In “Two Kinds of Alone” and “My Last Night on Nova Scotia” I did twist the truth a bit, made up some things, but the poems are staged in real locations. I love [Wallace] Stevens to death and his “The Idea of Order in Key West” (1934) is certainly located in Key West, even though he hardly describes any of the flora and fauna. That poem had to be birthed there. “Domination of Black” (1916) is also located in a specific place: there had to have been real peacocks that he saw, otherwise the ones in the poem wouldn’t have the power that they do. A poem could be really abstract or full of word play and fragmentation, but if I’m reading someone’s collection, I often ask myself, “Where am I grounded? Where are the poet’s feet touching the earth?” With some poets you’re not sure. I don’t know how earth-bound Rilke was in his sonnets or elegies, but I love them just the same. There’s a saying that has been haunting me for the last several years: “What does it mean to be famous for five miles around?” The storyteller Martin Shaw explores this in his latest book, Scatterlings: Getting Claimed in the Age of Amnesia. What if our life’s purpose was to get to know all the living entities within a five-mile radius from where we live? That’s stunning to think about. Powering off our phones! When you talk about the generosity that can happen in a poem, I think this kind of grounding is essential.
Rail: And the notion that there’s an endlessness within the restriction. When you revise and edit, you are often restricting, cancelling. Before I forget, Yiannis Ritsos—earlier today I was with a writer friend who asked me to name a major literary influence. For me, without question, it’s Yiannis Ritsos. I have read him non-stop for years. BOA editions came out with a book in ’89 or ’90.
Liu: A bible of a book!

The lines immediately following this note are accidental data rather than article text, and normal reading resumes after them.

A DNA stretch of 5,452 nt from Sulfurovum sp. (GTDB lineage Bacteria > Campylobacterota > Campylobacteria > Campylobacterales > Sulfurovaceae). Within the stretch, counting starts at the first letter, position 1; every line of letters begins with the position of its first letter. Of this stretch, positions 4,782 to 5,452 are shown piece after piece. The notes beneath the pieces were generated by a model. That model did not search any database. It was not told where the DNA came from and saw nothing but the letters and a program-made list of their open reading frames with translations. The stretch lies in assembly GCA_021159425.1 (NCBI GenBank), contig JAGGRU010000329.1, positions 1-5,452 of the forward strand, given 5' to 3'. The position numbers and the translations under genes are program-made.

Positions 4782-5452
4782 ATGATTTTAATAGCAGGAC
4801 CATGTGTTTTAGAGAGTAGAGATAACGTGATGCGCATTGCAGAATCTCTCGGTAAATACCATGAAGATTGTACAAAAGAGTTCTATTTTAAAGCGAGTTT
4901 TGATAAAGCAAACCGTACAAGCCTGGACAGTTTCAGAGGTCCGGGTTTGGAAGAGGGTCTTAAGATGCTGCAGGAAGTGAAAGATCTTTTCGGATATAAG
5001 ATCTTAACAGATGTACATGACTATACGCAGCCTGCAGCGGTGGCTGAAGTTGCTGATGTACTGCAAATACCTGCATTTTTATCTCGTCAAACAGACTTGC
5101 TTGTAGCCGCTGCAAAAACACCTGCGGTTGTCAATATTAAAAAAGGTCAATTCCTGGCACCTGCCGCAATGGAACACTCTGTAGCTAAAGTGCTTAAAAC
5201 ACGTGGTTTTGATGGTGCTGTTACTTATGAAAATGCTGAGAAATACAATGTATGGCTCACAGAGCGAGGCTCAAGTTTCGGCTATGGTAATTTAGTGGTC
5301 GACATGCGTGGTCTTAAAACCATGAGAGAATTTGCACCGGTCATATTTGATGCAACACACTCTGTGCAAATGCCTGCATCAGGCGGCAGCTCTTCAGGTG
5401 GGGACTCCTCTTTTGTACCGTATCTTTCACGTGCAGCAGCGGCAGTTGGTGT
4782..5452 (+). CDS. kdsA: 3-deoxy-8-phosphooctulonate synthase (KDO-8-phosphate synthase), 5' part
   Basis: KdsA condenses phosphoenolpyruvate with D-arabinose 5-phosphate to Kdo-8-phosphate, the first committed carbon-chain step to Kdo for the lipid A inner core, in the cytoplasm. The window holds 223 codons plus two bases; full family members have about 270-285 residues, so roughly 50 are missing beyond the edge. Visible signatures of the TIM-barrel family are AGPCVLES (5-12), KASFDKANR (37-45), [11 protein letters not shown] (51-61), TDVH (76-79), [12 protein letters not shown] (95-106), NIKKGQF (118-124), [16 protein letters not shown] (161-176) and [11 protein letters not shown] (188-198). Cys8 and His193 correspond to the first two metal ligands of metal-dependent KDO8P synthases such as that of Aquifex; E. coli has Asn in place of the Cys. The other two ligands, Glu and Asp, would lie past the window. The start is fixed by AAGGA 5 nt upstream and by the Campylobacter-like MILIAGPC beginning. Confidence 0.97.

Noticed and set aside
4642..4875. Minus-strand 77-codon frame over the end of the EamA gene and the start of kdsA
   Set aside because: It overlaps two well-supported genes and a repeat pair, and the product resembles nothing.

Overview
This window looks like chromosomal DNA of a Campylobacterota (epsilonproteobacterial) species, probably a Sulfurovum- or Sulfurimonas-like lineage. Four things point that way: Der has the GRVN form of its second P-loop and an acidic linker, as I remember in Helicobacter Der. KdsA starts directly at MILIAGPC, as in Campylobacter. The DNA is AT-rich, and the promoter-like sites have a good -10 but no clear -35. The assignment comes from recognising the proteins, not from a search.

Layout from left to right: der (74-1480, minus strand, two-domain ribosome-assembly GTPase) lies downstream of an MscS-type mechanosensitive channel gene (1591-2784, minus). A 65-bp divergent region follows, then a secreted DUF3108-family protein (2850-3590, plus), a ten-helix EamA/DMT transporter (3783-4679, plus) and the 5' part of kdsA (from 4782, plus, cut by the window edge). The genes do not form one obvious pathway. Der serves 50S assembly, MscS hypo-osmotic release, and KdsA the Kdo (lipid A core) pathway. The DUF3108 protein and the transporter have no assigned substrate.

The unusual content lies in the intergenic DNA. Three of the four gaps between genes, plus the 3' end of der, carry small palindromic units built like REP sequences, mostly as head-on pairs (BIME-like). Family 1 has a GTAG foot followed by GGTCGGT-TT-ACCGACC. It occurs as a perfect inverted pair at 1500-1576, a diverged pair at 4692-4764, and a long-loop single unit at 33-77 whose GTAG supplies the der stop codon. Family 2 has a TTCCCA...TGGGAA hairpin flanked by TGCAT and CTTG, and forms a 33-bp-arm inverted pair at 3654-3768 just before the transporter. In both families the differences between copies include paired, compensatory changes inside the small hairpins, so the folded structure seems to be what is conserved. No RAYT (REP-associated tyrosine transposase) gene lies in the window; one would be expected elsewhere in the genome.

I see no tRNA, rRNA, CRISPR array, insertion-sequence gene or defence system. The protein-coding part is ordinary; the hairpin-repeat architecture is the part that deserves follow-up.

Rail: From that book, I learned of his many translators, so I started searching for various individual collections. I don’t think any poet has influenced me more than he. Many of Ritsos’s “Testimonies” are in the third person, are brief observations arranged in long, blocky lines, and are marked by surprising, often startling juxtapositions and turns of perception. Odysseas Elitis’s work is wonderful but for me Ritsos’s poetry is so much more powerful. When I read Elitis my reaction is often intellectual, whereas when I read Ritsos, my response is visceral, a kind of “zero at the bone” that Dickenson spoke of and whose poems often elicit the same feeling.
Liu: I was thinking about Dickinson just now when we were talking about being famous for five miles around. Her limited circumference was the entire universe. When she writes about a narrow fellow in the grass, we know that’s a real snake. And we feel really located in a Ritsos poem. It was important for him to provide a postscript for every poem, letting us know where he wrote it and when. Adrienne Rich did this too.
Rail: Adrienne Rich can definitely be considered a poet who wrote “a poetry” as opposed to a writer who wrote poems. Every poem from her is one piece in a much larger design.
Liu: Both Rich and Denise Levertov were similar in the way they notated and documented their poems. The poem itself was a kind of diary entry, part of a much larger thing. Back to Ritsos, one of the things that mattered to me was discovering he had an erotic life with men.
Rail: But the homoerotic is everywhere in the poems.
Liu: It’s in the poems, but still, the autobiographical fact somehow kicks things up a notch from homoerotic to homosexual. When I was a kid, three of my favorite bands were AC/DC, Led Zeppelin, and Judas Priest. I didn’t know until thirty years later that Rob Halford has been a fag all along, duh! I was so clueless that I didn’t even know that Freddie Mercury was gay. I mean, how did I miss that? Pete Townshend does guys? Cool beans! I felt that way about Ritsos. Like—Oh, no wonder I love his work!